12. RESULTS AND DISCUSSION Comparison between conventional and simulation of diesel engine (validation)

    Experimental investigation and simulation of conventional Diesel engine have been compared using fuels Diesel (100%), NOME (100% bio-Diesel) and B25 (bio-diesel 25% and Diesel 75%). The cylinder pressure, heat release rate, brake thermal efficiency, brake specific energy consumption (BSEC) and oxides of nitrogen (NOx) are compared with experimental and simulation results of conventional Diesel engine [16].

    • Cylinder pressure

      The cylinder pressure with crank angle data are measured and have been plotted along with the predicted values (simulation data) for conventional Diesel engine are shown in Fig.1 for all tested fuels at full load. The experimental data is shown in bold lines while the predicted data is shown in terms of dotted line.

      Fig.1 Variation of cylinder pressure with crank angle

      The experimental data for cylinder pressures for Diesel, NOME and B25 are 76 bar, 78 bar and 77 bar respectively for conventional Diesel engine. The difference in pressure between Diesel and NOME is 2-bar and the difference in pressure between Diesel and B25 is 1 bar. The maximum cylinder pressure is increased by 2.63% and 1.3% for NOME, B25 respectively than Diesel fuel.

      The predicted value of conventional Diesel engine (simulation) of the maximum cylinder pressure for NOME is 80 bar. The least cylinder pressure for Diesel is 78-bar. The cylinder pressure for B25 lies between Diesel and NOME and its value is 79-bar. The difference in pressure between Diesel and NOME is 2-bar and the difference in pressure between Diesel and B25 is 1 bar. The cylinder pressure for NOME and B25 is increased by 2.56 % and

      1.3 % respectively compared to Diesel fuel.

      The cylinder pressures at all the crank angles are higher for NOME and B25 compared to Diesel fuel due to higher cetane number and shorter ignition delay. Hence, combustion starts early in the case of NOME and B25 results in higher cylinder pressure. NOME is oxygenated fuel and their higher oxygen content results in better combustion and higher cylinder pressure [20]. At any power output the brake specific energy consumption is also higher for NOME and its blends compare to Diesel fuel also results in higher cylinder pressure. It is observed that the predicted cylinder pressure is marginally higher than the experimental value and it varies from 1 to 3% is within the acceptable limits for all tested fuels.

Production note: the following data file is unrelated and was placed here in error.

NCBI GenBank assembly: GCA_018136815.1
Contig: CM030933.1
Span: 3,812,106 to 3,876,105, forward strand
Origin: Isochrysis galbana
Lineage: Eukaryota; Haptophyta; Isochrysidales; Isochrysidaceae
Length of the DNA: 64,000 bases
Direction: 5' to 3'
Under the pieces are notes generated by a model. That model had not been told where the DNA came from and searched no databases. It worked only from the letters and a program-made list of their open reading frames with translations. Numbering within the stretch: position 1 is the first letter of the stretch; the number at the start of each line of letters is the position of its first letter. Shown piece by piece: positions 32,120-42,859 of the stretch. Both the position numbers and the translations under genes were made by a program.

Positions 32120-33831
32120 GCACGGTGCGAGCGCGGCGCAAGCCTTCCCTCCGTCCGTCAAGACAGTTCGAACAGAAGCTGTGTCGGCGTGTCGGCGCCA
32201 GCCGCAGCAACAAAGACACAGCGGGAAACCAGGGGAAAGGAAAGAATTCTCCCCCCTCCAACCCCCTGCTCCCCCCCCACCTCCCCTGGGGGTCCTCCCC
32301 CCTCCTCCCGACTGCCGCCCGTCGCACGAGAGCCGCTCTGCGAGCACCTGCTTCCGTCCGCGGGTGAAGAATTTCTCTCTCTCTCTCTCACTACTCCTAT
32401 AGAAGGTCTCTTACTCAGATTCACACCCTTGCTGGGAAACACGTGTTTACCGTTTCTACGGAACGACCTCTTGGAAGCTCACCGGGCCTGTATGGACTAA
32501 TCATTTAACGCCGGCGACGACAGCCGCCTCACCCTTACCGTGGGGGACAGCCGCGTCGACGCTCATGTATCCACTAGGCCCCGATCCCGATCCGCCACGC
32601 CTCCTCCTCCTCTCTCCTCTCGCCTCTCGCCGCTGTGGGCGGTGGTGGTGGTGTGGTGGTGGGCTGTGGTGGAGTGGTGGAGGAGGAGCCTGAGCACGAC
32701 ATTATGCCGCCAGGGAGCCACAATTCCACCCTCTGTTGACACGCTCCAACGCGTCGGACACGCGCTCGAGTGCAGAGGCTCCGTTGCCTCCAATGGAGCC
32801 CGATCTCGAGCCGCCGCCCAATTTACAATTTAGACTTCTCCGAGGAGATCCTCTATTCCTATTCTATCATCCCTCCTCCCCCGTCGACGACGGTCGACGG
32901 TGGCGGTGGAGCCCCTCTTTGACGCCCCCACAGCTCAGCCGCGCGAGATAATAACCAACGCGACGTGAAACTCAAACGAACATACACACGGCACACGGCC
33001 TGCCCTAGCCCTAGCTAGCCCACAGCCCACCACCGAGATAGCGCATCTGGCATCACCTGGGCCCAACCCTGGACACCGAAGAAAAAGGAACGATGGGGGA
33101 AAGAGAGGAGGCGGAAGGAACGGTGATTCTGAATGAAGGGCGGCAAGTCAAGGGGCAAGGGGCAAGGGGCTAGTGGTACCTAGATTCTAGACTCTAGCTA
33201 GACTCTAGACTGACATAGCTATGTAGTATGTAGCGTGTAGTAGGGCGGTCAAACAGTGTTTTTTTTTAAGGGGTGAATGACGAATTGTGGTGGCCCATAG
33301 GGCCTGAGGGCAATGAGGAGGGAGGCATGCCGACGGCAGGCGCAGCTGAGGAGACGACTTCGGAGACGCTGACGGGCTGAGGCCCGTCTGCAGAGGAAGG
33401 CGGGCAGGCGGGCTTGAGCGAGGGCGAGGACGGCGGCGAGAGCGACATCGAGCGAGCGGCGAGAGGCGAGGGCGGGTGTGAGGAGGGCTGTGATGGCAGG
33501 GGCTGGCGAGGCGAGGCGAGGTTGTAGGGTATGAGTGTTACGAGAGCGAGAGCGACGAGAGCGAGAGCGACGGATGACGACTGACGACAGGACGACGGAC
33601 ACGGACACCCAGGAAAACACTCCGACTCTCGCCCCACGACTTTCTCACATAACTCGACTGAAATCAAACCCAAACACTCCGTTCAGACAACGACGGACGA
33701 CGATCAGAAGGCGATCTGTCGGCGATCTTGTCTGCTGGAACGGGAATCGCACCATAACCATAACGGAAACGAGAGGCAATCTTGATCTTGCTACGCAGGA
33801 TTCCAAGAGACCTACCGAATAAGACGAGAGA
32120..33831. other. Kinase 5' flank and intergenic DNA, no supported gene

• Heat release rate

      Fig.2 shows the variation of heat release rate with crank angle at full load for all tested fuels both for experimental and predicted values of conventional Diesel engine. The experimental data is shown in bold line while the predicted data is shown in terms of dotted line.

      Fig.2 Variation of heat release rate with crank angle

    • Brake thermal efficiency

      The effect of break power on brake thermal efficiency for Diesel, NOME and B25 are shown in Fig.3 for both experimental and predicted values of conventional Diesel engine. There is a steady rise in brake thermal efficiency as the load increases. The brake thermal efficiency is a function of brake power. The experimental data are shown in solid lines while the predicted data is shown in terms of dotted line.